Study No. 8 · Rizzoli Bookstore · Farewell, old friend.
Is it not cruel to let our city die by degrees, stripped of all her proud monuments, until there will be nothing left of all her history and beauty to inspire our children? If they are not inspired by the past of our city, where will they find the strength to fight for her future? —Jacqueline Kennedy Onassis (written during her triumphant fight to save Grand Central Terminal)
At The Librarian HQ our hearts feel heavy over the closing of Midtown’s Rizzoli bookstore, due to loss of lease. Soon to be demolished by the greedy developers, LeFrak, the gorgeous building with the famous arched-window facade will be replaced with a “luxury apartment tower”. Here’s hoping the tenants are frequently visited by ghosts of drunk literary figures. There’s word that the enormous public outcry (over 16,000 people have signed a petition to save it) has persuaded New York’s Preservation Commission to allow an emergency appeal, that could designate the interior with landmark status (they’ve already lost the battle to save the exterior). If LeFrak lets the wrecking ball swing, with it flies their souls.
Along with the sadness of imagining New York City with one-less classic literary clubhouse, I’m also filled with weepy childhood nostalgia, remembering all the times my parents took my sister and me there to buy paper-dolls, Choose Your Own Adventure books, and Duran Duran fan mags. Always our favorite stop between hot chocolate at Bergdorf’s and carriage rides in Central Park (though I’m against them now), those early Rizzoli experiences instilled in me a deep love of bookstores. But this one was always more magical and sophisticated than other shops; with Brahms on the stereo, ladies in fur coats with arms full of decor tomes, and golden seashell bookshelves. For many Manhattanites, and the countless authors that have hosted parties here, it’s a sacred sanctuary. And how many other bookstores are lit by chandelier? Losing it will be a heartbreak.
Originally designed by Randolph Almiroty, 31 W. 57th Street resides on what’s known as Piano Row, due to a cluster of piano dealers located on that block in the early 20th century. Sohmer Piano Co. moved into the building in 1919, and was one of the New York’s most glamorous showrooms, specializing in fancy grand pianos and Victrola records. A rare surviving example of NY Neo-Classical commercial design, Almiroty took inspiration from ancient Roman monuments, Italian Renaissance frescoes, and the English interiors of architect Robert Adam, giving New York something uniquely ornate. Its pièce de résistance is the vaulted cream-plasterwork ceiling, featuring grotesques of birds, flowers, shells, hippocamps, maidens dancing to lyres, cherubs and chimeras. Hanging from the dreamy motif-laden ceiling is a massive bronze chandelier featuring Hercules fighting the lion. If the architectural aspects aren’t enough to make you swoon, the store was featured in Woody Allen’s classic film, Manhattan, and Falling in Love, with Robert De Niro and Meryl Streep.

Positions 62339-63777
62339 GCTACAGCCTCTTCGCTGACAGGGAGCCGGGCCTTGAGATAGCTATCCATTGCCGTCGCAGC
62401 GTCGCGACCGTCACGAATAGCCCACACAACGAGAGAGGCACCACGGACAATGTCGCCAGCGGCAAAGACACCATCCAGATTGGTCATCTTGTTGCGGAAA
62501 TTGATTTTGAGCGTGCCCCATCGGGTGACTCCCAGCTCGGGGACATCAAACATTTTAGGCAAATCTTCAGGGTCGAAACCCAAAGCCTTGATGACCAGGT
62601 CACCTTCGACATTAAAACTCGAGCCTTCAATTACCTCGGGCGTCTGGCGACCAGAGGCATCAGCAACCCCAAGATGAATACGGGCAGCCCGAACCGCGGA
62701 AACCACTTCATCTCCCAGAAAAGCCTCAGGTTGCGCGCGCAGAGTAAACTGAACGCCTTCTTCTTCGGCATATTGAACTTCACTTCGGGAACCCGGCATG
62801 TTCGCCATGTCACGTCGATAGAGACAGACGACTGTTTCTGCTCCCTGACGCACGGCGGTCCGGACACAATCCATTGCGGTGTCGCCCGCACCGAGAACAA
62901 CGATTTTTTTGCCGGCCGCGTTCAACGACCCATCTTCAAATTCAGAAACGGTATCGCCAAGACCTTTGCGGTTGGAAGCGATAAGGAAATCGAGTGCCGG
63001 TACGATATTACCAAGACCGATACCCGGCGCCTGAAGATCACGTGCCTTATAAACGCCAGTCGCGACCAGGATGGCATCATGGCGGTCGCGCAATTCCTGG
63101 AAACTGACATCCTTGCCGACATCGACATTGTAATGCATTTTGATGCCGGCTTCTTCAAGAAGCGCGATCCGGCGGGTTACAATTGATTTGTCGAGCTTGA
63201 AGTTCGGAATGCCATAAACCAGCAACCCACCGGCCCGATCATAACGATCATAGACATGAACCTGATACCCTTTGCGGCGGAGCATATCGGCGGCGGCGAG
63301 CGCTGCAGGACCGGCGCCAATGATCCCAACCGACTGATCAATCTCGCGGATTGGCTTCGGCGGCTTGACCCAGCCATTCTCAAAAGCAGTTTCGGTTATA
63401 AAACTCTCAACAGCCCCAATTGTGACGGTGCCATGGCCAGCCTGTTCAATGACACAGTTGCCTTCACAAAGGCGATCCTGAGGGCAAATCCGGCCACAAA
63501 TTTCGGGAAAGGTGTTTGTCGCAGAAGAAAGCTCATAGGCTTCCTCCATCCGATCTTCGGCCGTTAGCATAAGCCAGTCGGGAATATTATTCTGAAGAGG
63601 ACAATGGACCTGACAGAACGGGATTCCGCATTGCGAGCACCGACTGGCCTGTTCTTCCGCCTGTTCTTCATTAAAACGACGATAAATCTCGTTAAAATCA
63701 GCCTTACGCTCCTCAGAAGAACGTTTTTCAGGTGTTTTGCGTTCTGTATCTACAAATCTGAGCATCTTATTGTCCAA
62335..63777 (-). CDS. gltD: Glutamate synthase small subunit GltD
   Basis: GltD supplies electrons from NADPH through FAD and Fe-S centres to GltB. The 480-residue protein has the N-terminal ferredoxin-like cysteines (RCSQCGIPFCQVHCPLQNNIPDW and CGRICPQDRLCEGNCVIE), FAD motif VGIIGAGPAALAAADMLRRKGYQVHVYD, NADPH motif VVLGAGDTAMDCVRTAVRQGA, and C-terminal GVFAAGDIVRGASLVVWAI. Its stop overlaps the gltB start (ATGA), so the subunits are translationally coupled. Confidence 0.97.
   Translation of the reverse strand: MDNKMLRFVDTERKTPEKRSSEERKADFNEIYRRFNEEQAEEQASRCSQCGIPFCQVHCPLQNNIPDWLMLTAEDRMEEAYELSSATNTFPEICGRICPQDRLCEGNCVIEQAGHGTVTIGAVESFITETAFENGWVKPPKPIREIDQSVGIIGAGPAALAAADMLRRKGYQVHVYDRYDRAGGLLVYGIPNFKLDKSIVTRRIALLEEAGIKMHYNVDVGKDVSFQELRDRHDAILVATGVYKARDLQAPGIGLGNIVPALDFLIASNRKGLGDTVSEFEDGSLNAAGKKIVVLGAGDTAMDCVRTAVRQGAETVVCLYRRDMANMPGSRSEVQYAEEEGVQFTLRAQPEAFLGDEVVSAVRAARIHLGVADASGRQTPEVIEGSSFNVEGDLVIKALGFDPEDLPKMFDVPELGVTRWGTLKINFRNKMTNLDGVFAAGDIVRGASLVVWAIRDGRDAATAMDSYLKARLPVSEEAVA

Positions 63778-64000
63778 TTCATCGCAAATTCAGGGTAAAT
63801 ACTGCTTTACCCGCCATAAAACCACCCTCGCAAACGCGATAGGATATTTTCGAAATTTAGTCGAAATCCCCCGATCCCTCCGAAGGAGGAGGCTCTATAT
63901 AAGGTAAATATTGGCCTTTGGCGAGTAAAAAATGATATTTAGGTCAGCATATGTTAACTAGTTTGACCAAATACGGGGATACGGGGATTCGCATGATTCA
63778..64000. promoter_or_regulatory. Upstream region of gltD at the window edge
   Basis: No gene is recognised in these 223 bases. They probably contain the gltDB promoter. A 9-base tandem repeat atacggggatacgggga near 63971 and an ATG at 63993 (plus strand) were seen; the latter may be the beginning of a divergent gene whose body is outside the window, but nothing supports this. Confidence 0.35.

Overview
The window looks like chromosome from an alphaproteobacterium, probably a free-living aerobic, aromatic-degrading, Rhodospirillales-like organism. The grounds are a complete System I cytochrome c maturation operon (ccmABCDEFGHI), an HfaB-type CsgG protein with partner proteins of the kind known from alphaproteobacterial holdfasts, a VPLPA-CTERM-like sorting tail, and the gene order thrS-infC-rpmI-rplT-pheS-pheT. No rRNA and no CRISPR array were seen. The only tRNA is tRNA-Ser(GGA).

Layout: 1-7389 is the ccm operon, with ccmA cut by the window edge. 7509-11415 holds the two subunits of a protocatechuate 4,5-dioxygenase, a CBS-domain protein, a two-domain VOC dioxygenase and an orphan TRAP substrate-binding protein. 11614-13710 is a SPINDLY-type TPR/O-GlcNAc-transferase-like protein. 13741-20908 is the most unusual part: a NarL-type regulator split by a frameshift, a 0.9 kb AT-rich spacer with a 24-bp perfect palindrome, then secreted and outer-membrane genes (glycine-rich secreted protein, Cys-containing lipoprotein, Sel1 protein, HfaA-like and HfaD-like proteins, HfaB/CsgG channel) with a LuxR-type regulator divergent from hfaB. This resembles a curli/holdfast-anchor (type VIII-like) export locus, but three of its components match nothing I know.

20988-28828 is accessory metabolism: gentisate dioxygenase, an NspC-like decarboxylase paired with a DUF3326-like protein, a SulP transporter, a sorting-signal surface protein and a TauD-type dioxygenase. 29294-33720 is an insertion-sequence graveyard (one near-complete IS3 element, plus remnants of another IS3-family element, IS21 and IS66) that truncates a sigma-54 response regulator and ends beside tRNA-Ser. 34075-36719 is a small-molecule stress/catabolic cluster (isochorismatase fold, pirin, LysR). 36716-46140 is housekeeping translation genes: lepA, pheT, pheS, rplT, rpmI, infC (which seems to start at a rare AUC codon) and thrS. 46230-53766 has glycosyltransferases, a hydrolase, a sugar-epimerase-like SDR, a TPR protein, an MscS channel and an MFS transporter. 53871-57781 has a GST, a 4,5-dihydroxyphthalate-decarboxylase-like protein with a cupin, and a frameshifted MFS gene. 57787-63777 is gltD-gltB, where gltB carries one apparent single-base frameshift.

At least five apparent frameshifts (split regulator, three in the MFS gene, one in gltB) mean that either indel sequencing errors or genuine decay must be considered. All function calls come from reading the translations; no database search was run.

We visited the Rizzoli bookshop for a sad final adieu last weekend, after attending the New York Antiquarian Book Fair, when we took these photos. How could anyone even consider demolishing a place this special? My dream is that a hotel chain like the Ace would offer to buy it from LeFrak, save the facade and interior, and turn it into a hotel with a bookstore in the lobby. Wouldn’t that be perfect?
But all is not lost . . . Rizzoli is currently moving into a new location (to be announced soon). So an independent bookshop survives, and that is awesome news. The battle now is to save the building itself, in memory of its two legendary tenants . . . one that encouraged the art of music, and one that promoted the luxury of reading.
Visit Save Rizzoli to read more about the building’s fascinating history, and the fight to preserve it. Be sure to sign the petition, as there’s always hope. There will be a rally outside the store TODAY. More info HERE.
37 W. 57th St.
NY, NY 10019